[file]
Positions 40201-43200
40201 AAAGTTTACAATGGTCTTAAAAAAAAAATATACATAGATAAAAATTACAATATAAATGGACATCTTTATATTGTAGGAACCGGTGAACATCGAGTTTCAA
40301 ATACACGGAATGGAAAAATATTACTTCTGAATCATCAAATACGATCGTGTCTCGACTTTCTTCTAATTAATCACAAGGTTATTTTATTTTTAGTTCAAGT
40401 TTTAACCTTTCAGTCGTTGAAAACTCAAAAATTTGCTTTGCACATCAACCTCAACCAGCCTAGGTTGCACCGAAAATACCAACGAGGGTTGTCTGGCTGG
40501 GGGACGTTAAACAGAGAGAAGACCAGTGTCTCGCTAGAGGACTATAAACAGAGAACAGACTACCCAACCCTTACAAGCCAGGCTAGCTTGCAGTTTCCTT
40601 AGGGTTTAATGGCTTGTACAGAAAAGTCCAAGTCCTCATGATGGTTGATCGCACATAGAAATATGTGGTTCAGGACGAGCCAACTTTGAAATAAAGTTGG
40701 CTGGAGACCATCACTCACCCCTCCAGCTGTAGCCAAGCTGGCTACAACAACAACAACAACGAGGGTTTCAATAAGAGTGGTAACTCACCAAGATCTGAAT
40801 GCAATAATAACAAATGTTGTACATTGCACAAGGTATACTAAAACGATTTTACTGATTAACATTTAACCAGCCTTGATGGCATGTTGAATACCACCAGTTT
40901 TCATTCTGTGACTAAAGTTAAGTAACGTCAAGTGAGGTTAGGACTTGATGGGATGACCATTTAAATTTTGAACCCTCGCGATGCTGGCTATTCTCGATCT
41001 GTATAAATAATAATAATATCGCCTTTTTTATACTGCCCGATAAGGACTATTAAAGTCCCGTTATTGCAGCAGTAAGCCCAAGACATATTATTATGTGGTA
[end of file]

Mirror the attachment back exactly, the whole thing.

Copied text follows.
Positions 40201-43200
40201 AAAGTTTACAATGGTCTTAAAAAAAAAATATACATAGATAAAAATTACAATATAAATGGACATCTTTATATTGTAGGAACCGGTGAACATCGAGTTTCAA
40301 ATACACGGAATGGAAAAATATTACTTCTGAATCATCAAATACGATCGTGTCTCGACTTTCTTCTAATTAATCACAAGGTTATTTTATTTTTAGTTCAAGT
40401 TTTAACCTTTCAGTCGTTGAAAACTCAAAAATTTGCTTTGCACATCAACCTCAACCAGCCTAGGTTGCACCGAAAATACCAACGAGGGTTGTCTGGCTGG
40501 GGGACGTTAAACAGAGAGAAGACCAGTGTCTCGCTAGAGGACTATAAACAGAGAACAGACTACCCAACCCTTACAAGCCAGGCTAGCTTGCAGTTTCCTT
40601 AGGGTTTAATGGCTTGTACAGAAAAGTCCAAGTCCTCATGATGGTTGATCGCACATAGAAATATGTGGTTCAGGACGAGCCAACTTTGAAATAAAGTTGG
40701 CTGGAGACCATCACTCACCCCTCCAGCTGTAGCCAAGCTGGCTACAACAACAACAACAACGAGGGTTTCAATAAGAGTGGTAACTCACCAAGATCTGAAT
40801 GCAATAATAACAAATGTTGTACATTGCACAAGGTATACTAAAACGATTTTACTGATTAACATTTAACCAGCCTTGATGGCATGTTGAATACCACCAGTTT
40901 TCATTCTGTGACTAAAGTTAAGTAACGTCAAGTGAGGTTAGGACTTGATGGGATGACCATTTAAATTTTGAACCCTCGCGATGCTGGCTATTCTCGATCT
41001 GTATAAATAATAATAATATCGCCTTTTTTATACTGCCCGATAAGGACTATTAAAGTCCCGTTATTGCAGCAGTAAGCCCAAGACATATTATTATGTGGTA